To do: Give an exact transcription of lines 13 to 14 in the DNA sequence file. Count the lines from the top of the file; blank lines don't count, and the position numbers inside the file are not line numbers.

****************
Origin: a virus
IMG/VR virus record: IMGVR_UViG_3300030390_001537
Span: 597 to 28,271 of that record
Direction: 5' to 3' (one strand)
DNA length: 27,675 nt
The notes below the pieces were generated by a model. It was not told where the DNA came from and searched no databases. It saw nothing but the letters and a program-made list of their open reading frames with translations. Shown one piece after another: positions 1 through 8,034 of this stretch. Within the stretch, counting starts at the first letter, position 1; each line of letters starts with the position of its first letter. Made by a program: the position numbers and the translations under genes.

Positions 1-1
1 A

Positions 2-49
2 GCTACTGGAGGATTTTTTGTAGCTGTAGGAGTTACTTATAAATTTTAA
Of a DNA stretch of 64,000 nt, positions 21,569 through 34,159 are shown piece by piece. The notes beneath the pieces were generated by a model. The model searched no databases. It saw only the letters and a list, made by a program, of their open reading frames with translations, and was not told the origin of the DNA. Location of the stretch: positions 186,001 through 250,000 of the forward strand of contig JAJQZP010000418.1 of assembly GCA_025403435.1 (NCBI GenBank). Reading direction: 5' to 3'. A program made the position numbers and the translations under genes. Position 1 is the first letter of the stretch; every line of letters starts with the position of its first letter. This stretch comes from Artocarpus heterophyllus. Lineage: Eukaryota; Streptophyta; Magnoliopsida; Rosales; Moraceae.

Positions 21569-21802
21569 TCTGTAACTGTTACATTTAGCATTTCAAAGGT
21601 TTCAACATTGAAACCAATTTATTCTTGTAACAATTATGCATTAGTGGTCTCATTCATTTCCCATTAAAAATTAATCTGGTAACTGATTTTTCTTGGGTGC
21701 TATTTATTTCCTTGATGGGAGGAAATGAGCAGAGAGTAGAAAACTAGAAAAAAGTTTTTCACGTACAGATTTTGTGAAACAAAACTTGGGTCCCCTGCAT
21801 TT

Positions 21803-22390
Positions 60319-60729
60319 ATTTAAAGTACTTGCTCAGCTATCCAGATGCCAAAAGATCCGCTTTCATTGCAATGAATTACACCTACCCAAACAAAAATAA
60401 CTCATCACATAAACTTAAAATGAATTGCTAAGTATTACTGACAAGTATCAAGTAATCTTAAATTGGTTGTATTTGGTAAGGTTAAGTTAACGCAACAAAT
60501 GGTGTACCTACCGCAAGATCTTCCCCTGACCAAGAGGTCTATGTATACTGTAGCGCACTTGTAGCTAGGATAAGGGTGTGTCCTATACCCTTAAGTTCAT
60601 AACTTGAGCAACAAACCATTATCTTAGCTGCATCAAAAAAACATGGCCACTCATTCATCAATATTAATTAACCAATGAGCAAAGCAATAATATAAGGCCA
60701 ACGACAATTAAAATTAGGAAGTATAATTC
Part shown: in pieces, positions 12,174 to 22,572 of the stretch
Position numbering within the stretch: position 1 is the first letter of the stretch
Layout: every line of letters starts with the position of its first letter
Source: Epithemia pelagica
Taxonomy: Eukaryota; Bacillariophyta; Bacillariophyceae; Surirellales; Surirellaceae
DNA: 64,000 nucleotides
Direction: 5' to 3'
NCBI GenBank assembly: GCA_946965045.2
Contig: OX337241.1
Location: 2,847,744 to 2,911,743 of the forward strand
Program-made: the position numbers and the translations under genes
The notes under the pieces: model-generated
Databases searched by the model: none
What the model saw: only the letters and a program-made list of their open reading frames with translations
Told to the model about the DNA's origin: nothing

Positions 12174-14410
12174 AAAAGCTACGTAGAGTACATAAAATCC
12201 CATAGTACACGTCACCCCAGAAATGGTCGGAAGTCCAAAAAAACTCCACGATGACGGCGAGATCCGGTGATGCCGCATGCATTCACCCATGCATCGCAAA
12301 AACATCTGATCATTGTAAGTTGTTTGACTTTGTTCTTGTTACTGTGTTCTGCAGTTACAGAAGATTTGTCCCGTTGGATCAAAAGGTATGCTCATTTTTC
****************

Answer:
21569 TCTGTAACTGTTACATTTAGCATTTCAAAGGT
21601 TTCAACATTGAAACCAATTTATTCTTGTAACAATTATGCATTAGTGGTCTCATTCATTTCCCATTAAAAATTAATCTGGTAACTGATTTTTCTTGGGTGC